shake. This would provide extra calories and protein and reduce
the amount of time I went without food during the night.

And believe me, with the amount of water I was drinking
during the day and during my training, waking up during the night
was a given!

I repeated this type of schedule over the next days, continuing
with my creatine loading, food loading and water loading.

By the end of the second day, I had gained 15 pounds of bodyweight.
By the end of the third day, I was up 18 pounds.

When I finished my creatine loading after the fifth day, I
began taking a protein shake first thing in the morning instead.
Taking protein immediately upon waking is the best way to start
the day. It instantly reverses the catabolic state your body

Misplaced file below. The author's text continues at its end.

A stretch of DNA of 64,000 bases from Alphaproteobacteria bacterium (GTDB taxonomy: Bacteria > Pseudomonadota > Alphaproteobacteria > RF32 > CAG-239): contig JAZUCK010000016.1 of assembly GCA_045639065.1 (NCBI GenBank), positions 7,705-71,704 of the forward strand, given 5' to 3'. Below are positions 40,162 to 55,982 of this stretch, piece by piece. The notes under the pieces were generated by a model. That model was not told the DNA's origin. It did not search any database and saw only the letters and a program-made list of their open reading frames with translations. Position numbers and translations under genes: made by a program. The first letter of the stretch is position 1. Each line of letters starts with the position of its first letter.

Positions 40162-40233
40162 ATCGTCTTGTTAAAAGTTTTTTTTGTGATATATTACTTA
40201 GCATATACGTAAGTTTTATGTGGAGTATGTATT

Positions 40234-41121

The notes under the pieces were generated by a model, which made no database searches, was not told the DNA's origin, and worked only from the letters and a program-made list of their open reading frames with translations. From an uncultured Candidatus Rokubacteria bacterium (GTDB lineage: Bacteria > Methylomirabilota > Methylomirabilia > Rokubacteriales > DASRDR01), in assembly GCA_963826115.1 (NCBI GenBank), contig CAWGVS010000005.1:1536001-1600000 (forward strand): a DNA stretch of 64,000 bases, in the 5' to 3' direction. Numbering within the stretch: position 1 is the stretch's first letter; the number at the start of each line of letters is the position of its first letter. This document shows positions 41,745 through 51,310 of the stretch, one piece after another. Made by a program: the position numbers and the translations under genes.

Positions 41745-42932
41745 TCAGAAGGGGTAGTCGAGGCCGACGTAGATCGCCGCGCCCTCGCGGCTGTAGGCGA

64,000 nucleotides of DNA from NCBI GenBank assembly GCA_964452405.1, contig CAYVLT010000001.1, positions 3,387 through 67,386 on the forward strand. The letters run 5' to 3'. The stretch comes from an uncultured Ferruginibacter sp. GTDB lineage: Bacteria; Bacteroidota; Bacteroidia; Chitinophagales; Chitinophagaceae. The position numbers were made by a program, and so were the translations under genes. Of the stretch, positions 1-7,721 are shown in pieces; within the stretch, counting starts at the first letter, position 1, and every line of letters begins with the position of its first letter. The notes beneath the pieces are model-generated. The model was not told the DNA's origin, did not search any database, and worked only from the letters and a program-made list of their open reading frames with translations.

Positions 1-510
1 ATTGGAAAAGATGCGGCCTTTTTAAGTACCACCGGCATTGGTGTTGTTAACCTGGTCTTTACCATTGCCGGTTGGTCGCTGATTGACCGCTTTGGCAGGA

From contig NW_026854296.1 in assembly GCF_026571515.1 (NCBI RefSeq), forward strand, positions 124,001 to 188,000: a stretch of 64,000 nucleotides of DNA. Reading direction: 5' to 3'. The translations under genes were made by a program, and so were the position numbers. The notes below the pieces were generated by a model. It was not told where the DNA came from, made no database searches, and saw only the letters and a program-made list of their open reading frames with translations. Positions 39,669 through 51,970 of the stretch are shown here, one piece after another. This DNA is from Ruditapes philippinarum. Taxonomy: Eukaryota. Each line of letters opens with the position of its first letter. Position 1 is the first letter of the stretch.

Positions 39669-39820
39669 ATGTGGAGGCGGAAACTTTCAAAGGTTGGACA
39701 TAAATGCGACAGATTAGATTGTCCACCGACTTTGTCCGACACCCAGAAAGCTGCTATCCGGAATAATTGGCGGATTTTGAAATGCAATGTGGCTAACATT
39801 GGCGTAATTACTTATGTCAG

is in after fasting during sleep.

My training was going well and my body was sucking up
everything I was putting into it. My strength gains were
rapid and my fat gains were actually quite minimal. I was in
the home stretch now. On Saturday afternoon, I went over to
a friend’s house and had a huge meal of Shepherd’s Pie,
which is basically a big pile of ground beef, potatoes and
corn. Great weight gain food.

I went to the gym that night for my final training session
of my weight gain week and tipped the scales at 217 pounds.

In only one week, to give you an idea of the amazing strength
and size gains I got, I was able to increase the amount of
weight I could bench press for 8 reps by 30 pounds and I had